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Training initiatives for mature workers available in Tumbler Ridge

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A total of 10 workers from Tumbler Ridge will benefit from the training, which will begin in September and finish in November 2016.


The TIOW training in Tumbler Ridge supports B.C.͛s Community Transition Services efforts and is a direct response to the job losses that occurred due to major industry changes in this area. The residents were significantly impacted by the curtailment of their primary employers Walter Energs Wolverine Mine, Teck Resources Limited͛s Quintette Mine and Anglo American͛s Peace River Coal Mine. B.C.͛s Community Transition Services team has been working closely with community leaders and service providers, including Northern Lights College to provide training opportunities, as well as support to impacted workers.


TIOW is a successful cost-shared initiative between the Government of Canada and the Province of British Columbia. The provincial and federal governments launched the TIOW program in 2007 to assist vulnerable communities that are facing labour-force adjustments due to changes in the local economy. The program provides skills training and employment support to unemployed older workers, aged 55 to 64, so they can pursue longer-term jobs, further their education or get career training. This program not only benefits program participants, but will help local employers and their region as employers gain the skilled workers they need to transform their economy.


Each TIOW program is based on the unique demographics and economic outlook of the region. Because of this tailored approach to content and delivery, this program has been well received by both participants and employers. Since 2007, the TIOW has helped more than 4,300 participants, the majority of whom found employment or pursued further education after the program.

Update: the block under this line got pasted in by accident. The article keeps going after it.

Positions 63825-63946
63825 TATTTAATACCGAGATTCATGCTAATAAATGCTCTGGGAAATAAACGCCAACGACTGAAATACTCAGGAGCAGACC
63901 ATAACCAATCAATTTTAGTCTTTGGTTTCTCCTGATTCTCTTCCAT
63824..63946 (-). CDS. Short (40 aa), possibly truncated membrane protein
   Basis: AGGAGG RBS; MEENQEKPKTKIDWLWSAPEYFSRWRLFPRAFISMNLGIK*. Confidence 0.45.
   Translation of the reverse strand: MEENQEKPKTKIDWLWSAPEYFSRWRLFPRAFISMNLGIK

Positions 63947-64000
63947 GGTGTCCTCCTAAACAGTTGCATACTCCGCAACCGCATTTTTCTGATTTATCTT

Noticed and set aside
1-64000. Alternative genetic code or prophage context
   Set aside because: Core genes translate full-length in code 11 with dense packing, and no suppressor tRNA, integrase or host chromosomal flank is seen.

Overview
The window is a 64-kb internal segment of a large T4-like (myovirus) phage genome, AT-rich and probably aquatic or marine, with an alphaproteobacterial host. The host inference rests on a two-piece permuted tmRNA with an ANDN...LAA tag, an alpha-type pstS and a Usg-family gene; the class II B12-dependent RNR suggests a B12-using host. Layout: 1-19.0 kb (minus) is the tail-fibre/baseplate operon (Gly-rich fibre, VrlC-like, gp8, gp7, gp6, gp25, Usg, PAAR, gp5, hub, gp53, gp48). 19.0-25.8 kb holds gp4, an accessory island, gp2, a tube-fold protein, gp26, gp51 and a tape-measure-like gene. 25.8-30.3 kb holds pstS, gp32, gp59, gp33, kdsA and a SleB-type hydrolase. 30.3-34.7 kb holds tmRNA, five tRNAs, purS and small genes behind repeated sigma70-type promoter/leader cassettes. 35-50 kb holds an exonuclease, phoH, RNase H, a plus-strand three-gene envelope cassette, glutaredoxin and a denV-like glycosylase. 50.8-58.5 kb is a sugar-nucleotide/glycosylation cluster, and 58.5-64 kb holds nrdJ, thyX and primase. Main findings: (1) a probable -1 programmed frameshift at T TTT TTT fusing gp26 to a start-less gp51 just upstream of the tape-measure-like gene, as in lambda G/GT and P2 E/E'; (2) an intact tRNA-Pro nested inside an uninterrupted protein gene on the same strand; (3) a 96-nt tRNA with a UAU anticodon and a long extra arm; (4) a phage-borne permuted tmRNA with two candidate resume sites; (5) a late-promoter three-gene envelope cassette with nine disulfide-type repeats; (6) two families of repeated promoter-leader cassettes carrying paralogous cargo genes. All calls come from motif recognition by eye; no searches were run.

Mike Bernier, MLA, Peace River South 

The coal mines were the lifeline of Tumbler Ridge for decades. It has been very challenging for our residents and their families who lost jobs because of the mine curtailment. The Community Transition Team has been very helpful in supporting us through this difficult period as we look for ways to transform our economy here in the future.

Dr. Loren Lovegreen, vice-president, academic and research, Northern Lights College

͞The economic downturn in the Tumbler Ridge region has deeply affected the community, and as a stakeholder working with the Community Transition Team, Northern Lights College is very appreciative that the TIOW funding initiative will provide support for mature learners returning to school.


Quick Facts

    • B.C.’s Community Transition Team provides support for resource-based communities experiencing significant job loss impacts, such as a result of the closure or downsizing of the community’s primary employer or industry.
    • Canada and B.C. have committed approximately $10.4 million to deliver the TIOW date.
    • The TIOW program is for participants in small communities of 250,000 or less that areSince TIOW͛s launch in 2007, more than 4,300 individuals have been assisted in B.C. to The B.C. Labour Market Outlook indicates that, by 2024, there will be nearly one million job openings in B.C. due to the growing economy and anticipated retirement

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